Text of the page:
Life Beyond The Airing Cupboard by John Barclay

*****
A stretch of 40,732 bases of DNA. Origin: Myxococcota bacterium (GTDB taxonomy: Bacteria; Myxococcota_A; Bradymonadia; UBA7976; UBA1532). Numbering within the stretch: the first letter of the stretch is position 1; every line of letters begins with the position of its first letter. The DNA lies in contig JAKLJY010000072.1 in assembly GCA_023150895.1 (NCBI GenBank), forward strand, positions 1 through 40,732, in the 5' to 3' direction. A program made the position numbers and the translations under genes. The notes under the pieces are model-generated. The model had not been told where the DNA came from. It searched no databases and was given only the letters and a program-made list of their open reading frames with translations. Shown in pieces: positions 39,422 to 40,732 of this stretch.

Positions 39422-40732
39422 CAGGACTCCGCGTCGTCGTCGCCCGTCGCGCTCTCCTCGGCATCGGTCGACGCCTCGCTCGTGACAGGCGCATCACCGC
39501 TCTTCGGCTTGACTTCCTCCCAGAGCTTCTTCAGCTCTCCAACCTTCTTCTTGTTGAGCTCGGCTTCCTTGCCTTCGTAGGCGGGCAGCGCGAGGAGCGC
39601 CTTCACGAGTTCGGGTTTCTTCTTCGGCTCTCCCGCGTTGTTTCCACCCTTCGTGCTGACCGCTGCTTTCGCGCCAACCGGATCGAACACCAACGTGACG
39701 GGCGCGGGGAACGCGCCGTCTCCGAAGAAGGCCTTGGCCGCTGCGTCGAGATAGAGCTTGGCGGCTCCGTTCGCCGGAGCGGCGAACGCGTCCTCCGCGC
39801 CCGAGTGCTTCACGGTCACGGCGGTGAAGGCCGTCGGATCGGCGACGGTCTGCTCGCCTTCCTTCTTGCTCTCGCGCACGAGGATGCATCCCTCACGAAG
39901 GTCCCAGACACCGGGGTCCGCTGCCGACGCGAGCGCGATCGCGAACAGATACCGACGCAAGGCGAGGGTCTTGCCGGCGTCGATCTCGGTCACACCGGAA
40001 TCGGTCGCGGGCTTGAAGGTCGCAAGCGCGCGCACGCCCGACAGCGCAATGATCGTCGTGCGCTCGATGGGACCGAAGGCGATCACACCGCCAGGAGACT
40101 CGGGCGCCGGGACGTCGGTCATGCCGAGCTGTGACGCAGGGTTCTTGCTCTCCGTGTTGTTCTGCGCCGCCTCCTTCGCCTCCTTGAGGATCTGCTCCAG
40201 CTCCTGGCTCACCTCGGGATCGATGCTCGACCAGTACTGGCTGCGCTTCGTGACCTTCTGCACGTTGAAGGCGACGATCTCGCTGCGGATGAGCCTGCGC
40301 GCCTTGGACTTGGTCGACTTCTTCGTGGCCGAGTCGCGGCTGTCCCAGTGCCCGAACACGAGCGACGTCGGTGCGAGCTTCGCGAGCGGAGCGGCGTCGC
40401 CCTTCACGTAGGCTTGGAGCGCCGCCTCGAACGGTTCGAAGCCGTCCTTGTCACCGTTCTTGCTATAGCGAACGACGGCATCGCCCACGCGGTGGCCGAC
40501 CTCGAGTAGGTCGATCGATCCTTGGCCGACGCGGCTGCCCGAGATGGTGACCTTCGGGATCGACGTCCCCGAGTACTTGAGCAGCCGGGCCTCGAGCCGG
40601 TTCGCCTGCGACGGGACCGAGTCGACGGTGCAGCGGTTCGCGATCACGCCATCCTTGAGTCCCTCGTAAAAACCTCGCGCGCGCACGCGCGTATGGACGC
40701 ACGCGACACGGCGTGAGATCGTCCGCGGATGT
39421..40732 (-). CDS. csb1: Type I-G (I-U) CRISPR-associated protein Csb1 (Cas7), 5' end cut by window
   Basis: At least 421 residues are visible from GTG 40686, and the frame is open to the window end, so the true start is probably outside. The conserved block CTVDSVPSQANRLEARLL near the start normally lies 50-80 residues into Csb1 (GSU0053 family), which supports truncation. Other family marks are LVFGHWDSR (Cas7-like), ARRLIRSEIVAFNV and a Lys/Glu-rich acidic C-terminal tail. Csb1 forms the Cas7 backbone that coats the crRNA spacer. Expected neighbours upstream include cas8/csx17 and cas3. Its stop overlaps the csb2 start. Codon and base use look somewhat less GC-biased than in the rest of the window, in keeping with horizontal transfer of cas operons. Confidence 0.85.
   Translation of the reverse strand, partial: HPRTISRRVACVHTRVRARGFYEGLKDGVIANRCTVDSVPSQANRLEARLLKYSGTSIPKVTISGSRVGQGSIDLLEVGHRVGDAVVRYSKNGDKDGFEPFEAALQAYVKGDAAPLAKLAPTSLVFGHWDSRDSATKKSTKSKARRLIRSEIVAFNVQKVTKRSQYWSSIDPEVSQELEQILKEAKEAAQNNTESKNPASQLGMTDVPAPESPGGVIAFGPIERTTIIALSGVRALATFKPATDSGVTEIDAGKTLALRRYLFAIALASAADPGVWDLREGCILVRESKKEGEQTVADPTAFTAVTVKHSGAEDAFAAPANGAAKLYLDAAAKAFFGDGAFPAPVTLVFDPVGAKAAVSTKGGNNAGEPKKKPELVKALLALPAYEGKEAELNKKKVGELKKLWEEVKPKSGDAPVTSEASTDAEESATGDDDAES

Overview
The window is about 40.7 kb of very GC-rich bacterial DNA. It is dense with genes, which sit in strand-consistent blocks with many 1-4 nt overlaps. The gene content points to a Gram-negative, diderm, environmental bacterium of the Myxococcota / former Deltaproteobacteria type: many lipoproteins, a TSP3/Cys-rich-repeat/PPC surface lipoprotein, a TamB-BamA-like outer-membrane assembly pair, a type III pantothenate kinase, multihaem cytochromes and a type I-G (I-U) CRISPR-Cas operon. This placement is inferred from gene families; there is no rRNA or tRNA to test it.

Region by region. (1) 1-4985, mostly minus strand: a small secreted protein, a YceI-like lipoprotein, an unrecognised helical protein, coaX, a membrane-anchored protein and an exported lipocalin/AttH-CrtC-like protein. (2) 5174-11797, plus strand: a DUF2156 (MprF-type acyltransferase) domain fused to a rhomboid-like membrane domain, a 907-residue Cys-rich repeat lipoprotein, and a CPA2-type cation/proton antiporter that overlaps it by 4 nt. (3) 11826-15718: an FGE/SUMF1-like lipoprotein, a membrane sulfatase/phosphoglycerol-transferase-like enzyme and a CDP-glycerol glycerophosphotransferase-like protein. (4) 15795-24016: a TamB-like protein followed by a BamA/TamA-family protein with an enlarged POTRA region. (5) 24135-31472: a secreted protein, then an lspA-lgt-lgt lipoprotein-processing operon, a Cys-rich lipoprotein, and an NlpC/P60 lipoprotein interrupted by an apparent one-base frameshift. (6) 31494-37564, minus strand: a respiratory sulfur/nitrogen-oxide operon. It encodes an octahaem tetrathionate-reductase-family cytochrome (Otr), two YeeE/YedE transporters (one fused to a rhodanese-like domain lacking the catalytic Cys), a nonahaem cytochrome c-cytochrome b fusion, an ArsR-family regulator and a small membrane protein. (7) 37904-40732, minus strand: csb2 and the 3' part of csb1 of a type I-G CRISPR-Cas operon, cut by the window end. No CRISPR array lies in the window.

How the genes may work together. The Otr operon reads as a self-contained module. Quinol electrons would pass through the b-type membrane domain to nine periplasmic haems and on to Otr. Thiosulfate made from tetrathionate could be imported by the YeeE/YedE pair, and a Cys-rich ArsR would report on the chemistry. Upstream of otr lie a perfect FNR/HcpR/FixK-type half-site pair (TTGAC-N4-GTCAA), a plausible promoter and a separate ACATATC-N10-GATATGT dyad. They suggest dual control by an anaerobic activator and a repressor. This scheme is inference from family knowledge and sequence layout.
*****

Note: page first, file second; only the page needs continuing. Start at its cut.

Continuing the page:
51IJZnnC9yL._SL500_ Despite May’s hail, it is actually summer or a rough approximation of it. But then cricket is a dry game in a wet land, something that Life Beyond The Airing Cupboard makes clear with its tales of uncovered pitches on which Derek Underwood wreaks havoc. John Barclay was captain of Sussex, an attractive underachiever of a county, sprinkled with the stardust of Imran Khan and Tony Grieg, but generally playing out its professional obligations in Hove, Horsham or Hastings in front of sparse crowds. The book is an (unintended) companion piece to Peter Roebuck’s It Never Rains, which was about a journeyman cricketer’s 1983 season. Barclay even popped up in that one, and here is what Roebuck said: ‘John is a fellow who stresses and strains all day and needs to unwind away from his team in the evening. Despite his Etonian accent and aristocratic façade, he is a tough, rigorous professional.’ Another book to which it bears some superficial similarity is Coming Back To Me, which details the mental health issues that finished Marcus Trescothick’s international cricket career. Barclay would have recognised Trescothick’s desperate plight – and the little reference to stresses and strains suggest that Roebuck may have known Barclay’s secret: that he suffered from bipolar disorder and took lithium to regulate his body’s chemistry. Roebuck, a complex man himself, was a perceptive fellow – although perhaps not perceptive enough to see that his way of life might lead, as it did, to his jumping to his death from a hotel balcony rather than facing police questioning. There are a lot of suicides in cricket but Barclay is not among them – although his brief, bleak description of committal to a Sydney asylum gives some insight into how much he and his family were tested. And how did he explain his occasional withdrawals from society? ‘Glandular fever, a good all-rounder, came to my rescue and for some time became a constant ally.’ Such understatement is characteristic, even when describing, in a few lines, the death of his first wife. But then as he says: ‘If cricket does nothing more for us in life, it does at least prepare us a little for death. The countless days of failure are responsible for that.’


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